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Carlos Moreno, PhD

Share Last Updated: December 08, 2011


Associate Professor, Pathology and Laboratory Medicine
Associate Professor, Biomedical Informatics

Research Summary: Focus - Cancer bioinformatics and DNA microarray analysis of tumors; systems biology research of prostate, breast, and brain tumors to identify new drug targets and biomarkers. Dr. Moreno's main research interests are in translational cancer bioinformatics and systems biology, to identify diagnostic markers for more effective and personalized therapies, to identify new potential therapeutic targets, and to better understand the biology of tumor progression. His research has focused on the dissection of the perturbed transcriptional networks in prostate, brain, breast, and ovarian cancers using DNA microarrays. His lab has identified several genes that are strongly correlated with prostate cancer progression, including two developmental transcription factors, HOXC6 and SOX4. The lab is also developing mRNA and microRNA biomarkers of recurrence in prostate cancer. Dr. Moreno's lab analyzes genome-wide expression profiles, transcriptional networks, ChIP-chip studies, biological pathways, and evolutionarily conserved transcription factor binding sites to dissect cancer-related transcriptional networks and identify new drug targets and biomarkers.

Dr. Moreno specialized in cancer bioinformatics and systems biology, analysis of genome-wide expression profiles, transcriptional networks, ChIP-chip studies, biological pathway analysis, and computational analysis of transcription factor binding sites.  At the Emory Center for Comprehensive Informatics he is the Lead Investigator for Bioinformatics Analysis of Genomic and Molecular Datasets at the In Silico Brain Tumor Research Center (ISBTRC).  At the ISBTRC they are performing integrative genomic and image data analysis of glioblastomas using public data derived from The Cancer Genome Atlas (TCGA) project.  His main research interests are in translational cancer bioinformatics, to identify diagnostic markers for more effective and refined therapies, to identify new potential therapeutic targets, and to better understand the biology of tumor progression.  Dr. Moreno's lab has identified several genes that are strongly correlated with prostate cancer progression.  They have published important findings on two developmental transcription factors, HOXC6 and SOX4, whose expression are strongly correlated with cancer progression. In addition to this work, he is also developing biomarkers of recurrence in prostate cancer. Based on genome-wide analyses of SOX4 and HOXC6, their data suggest that, these two factors may represent a link between Wnt and Notch signaling during normal development and during cancer progression.  The transcriptional networks regulated by SOX4 and HOXC6 suggest crucial roles for these factors in proliferation, survival, and metastasis of prostate cancer cells.  Increased expression of these developmental transcription factors may enhance activation of signal transduction pathways such as Notch and PI3K-AKT, contributing to prostate cancer progression and metastasis.  In addition, SOX4 appears to regulate Dicer, Argonaute 1, and DHX9, suggesting a crucial role in regulation of microRNA processing.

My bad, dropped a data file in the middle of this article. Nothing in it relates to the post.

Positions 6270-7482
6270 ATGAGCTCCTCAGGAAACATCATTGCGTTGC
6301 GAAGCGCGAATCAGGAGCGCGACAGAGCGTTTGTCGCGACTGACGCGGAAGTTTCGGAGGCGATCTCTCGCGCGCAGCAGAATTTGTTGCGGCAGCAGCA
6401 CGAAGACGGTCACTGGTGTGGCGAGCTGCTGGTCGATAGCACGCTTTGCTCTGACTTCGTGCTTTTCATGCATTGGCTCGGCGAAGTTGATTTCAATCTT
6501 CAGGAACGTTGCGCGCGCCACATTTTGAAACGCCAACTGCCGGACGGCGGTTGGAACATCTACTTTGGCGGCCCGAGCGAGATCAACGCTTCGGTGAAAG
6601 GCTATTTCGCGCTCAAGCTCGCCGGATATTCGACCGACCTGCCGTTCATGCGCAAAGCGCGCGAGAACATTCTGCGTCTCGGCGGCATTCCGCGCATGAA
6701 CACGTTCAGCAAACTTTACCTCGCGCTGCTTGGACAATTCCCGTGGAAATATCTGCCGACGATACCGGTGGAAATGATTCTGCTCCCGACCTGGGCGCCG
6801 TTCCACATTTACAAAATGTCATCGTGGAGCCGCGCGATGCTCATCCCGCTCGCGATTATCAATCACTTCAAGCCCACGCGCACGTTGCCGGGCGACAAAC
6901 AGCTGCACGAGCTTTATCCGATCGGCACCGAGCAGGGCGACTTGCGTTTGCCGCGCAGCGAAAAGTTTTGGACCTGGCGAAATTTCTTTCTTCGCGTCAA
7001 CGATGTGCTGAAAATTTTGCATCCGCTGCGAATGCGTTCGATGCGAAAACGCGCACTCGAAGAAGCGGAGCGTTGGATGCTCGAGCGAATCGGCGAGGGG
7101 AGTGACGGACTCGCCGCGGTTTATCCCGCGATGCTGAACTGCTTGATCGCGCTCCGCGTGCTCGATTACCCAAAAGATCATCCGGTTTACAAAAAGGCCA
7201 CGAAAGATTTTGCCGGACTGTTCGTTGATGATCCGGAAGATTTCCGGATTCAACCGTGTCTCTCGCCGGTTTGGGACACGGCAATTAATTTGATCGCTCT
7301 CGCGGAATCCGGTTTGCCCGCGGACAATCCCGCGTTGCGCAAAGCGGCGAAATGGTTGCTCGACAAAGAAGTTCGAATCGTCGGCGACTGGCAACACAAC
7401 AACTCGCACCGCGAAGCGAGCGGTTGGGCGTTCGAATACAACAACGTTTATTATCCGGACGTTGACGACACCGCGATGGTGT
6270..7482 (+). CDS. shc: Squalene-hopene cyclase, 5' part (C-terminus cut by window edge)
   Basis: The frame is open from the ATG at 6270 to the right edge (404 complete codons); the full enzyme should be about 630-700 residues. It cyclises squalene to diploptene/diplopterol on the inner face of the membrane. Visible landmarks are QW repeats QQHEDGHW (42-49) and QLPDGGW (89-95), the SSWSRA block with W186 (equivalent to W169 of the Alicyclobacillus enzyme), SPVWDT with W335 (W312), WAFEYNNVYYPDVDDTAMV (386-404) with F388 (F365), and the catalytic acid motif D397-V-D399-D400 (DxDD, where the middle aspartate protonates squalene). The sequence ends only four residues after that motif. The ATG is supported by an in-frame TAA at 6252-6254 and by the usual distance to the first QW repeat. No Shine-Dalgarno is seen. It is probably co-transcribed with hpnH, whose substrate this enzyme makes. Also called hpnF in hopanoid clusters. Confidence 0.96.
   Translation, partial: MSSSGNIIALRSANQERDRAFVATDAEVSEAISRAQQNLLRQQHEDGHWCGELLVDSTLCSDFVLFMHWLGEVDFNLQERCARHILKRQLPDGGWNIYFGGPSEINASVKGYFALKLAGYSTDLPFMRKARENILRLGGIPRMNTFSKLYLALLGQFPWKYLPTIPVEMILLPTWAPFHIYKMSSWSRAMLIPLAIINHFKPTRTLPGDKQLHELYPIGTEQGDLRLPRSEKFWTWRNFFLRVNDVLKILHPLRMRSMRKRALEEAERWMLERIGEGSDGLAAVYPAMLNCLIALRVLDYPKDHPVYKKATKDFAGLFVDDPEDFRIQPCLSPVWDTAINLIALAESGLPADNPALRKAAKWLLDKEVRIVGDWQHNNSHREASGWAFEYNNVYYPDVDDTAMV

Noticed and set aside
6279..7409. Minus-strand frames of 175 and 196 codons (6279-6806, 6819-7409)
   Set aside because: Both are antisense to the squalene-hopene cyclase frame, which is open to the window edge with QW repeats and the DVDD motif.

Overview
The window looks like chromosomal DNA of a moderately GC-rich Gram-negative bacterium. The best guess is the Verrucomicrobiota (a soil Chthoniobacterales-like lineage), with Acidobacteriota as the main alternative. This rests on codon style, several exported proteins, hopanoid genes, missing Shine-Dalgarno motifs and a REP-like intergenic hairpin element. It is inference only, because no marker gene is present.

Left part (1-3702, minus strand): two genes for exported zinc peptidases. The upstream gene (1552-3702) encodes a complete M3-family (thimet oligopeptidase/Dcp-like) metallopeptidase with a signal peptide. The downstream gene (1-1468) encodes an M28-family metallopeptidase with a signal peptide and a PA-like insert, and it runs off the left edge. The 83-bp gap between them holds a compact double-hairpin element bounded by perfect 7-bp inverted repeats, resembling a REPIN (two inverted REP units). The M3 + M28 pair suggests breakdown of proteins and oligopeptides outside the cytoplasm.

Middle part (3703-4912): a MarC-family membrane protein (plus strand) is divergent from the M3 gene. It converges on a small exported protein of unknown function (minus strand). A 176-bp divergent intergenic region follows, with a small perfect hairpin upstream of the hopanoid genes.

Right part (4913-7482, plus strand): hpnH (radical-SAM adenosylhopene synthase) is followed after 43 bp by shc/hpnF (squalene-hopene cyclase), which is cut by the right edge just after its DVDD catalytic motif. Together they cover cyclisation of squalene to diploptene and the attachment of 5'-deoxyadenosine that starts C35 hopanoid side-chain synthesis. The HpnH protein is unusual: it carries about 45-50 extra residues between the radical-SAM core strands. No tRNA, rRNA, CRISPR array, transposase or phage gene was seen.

Publications

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